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Abortion is rarely a comfortable topic to talk about – whether you’re undergoing the procedure, are the health care provider performing the procedure or you know someone who has had an abortion.
By and large in the U.S., a stigma is attached to each of the aforementioned three groups of people: a label that can define them as "dirty" or "wrong" or in the second example, somehow discredits them as health care providers.
Recently, a group of researchers decided they wanted to explore this stigma broadly and specifically, to help the world at large better understand what it means to have an abortion. The researchers highlighted that abortion does not simply affect women or the individual woman having an abortion. Abortion’s roots extend further into the community and society at large.
“Abortion Stigma: A Reconceptualization of Constituents, Causes, and Consequences,” was published in the journal, Women’s Health Issues, and is comprised of work done by researchers from The Johns Hopkins University Bloomberg School of Public Health; the University of Cincinnati Department of Sociology; the University of California, San Francisco, Department of Psychiatry; the Guttmacher Institute in New York; Goldsmiths College, University of London; and Center for the Study of Women, University of California, Los Angeles.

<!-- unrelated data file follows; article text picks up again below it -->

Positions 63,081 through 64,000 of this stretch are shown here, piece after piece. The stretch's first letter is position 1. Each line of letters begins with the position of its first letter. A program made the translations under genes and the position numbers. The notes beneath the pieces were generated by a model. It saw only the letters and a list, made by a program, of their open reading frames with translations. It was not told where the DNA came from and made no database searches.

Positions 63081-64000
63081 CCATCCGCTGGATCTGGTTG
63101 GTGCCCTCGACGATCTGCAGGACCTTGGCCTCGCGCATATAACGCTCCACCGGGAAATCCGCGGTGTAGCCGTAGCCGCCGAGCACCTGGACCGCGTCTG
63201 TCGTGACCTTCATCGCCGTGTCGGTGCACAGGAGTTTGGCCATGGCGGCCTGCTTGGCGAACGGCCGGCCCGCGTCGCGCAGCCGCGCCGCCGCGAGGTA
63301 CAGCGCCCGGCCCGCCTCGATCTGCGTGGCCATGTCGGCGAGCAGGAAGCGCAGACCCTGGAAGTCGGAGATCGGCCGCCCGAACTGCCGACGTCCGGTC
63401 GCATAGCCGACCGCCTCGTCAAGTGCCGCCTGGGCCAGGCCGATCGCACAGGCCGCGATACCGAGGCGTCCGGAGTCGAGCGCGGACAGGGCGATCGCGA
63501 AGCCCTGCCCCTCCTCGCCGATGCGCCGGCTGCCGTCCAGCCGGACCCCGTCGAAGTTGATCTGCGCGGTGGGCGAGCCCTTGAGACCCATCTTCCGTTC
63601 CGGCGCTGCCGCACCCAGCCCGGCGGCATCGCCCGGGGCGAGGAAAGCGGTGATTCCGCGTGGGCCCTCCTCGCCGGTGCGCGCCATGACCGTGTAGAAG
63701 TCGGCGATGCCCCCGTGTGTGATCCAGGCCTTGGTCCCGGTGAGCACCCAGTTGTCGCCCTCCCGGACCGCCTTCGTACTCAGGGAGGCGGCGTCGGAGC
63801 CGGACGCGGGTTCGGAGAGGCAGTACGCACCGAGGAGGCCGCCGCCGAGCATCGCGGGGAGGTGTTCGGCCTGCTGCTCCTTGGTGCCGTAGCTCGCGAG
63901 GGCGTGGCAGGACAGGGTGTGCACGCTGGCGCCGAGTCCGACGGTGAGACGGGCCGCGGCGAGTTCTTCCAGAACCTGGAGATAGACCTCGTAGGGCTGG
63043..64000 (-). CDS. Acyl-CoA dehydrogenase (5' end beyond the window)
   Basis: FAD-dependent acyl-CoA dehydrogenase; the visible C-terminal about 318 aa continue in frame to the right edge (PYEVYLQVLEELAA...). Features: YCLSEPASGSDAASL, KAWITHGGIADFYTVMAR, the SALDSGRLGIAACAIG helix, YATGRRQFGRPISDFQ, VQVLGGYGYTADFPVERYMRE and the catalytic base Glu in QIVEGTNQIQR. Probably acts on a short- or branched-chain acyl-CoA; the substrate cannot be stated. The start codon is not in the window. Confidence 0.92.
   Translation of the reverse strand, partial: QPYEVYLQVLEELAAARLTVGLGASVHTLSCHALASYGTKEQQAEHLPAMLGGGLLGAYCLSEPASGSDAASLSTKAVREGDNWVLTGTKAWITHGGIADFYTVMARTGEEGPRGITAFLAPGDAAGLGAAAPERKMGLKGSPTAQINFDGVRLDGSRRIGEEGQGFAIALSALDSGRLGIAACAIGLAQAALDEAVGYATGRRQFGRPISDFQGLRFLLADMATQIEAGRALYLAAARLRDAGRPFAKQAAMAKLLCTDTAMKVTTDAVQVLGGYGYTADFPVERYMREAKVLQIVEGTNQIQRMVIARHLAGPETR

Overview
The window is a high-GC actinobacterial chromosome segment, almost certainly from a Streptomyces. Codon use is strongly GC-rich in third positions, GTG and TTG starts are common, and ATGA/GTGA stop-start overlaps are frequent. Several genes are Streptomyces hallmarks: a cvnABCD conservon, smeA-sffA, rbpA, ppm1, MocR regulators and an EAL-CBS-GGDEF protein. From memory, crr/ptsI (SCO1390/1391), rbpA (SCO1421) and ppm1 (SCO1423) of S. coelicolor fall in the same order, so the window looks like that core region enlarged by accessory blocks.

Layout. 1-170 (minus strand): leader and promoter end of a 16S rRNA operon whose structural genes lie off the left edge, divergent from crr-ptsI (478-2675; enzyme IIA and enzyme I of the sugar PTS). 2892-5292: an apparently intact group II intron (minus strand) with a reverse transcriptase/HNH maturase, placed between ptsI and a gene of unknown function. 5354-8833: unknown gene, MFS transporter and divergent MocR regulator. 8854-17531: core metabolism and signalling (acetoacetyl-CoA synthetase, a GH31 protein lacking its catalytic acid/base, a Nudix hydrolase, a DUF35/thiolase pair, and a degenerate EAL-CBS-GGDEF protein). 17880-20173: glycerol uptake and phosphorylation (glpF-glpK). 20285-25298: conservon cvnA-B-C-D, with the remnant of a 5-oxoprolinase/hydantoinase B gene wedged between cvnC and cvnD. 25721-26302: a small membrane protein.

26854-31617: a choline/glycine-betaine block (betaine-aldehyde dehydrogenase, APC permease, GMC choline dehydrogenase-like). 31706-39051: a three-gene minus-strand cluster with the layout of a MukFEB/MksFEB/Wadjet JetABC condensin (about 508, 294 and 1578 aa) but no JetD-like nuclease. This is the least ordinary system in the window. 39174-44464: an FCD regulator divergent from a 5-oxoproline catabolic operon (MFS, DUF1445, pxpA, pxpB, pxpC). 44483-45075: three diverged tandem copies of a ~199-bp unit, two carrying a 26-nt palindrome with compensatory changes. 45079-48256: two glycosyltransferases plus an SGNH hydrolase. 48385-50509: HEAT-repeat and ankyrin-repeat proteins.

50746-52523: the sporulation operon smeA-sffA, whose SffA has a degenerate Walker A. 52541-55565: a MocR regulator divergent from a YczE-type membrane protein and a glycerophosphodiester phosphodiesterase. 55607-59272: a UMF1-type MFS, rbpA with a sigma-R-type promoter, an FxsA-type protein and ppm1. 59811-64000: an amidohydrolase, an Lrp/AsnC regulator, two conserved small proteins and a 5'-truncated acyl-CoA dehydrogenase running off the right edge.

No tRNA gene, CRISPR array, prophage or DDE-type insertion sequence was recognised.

The team claimed that abortion stigma is under-researched and under-theorized, and the few existing studies focus only on women who have had abortions.
“There is very little research on abortion stigma, and what does exist has focused on women who have had abortions and on those experiences. We’re looking at stigma in a broader context,” explained research team member Danielle Bessett, assistant professor of sociology, University of Cincinnati.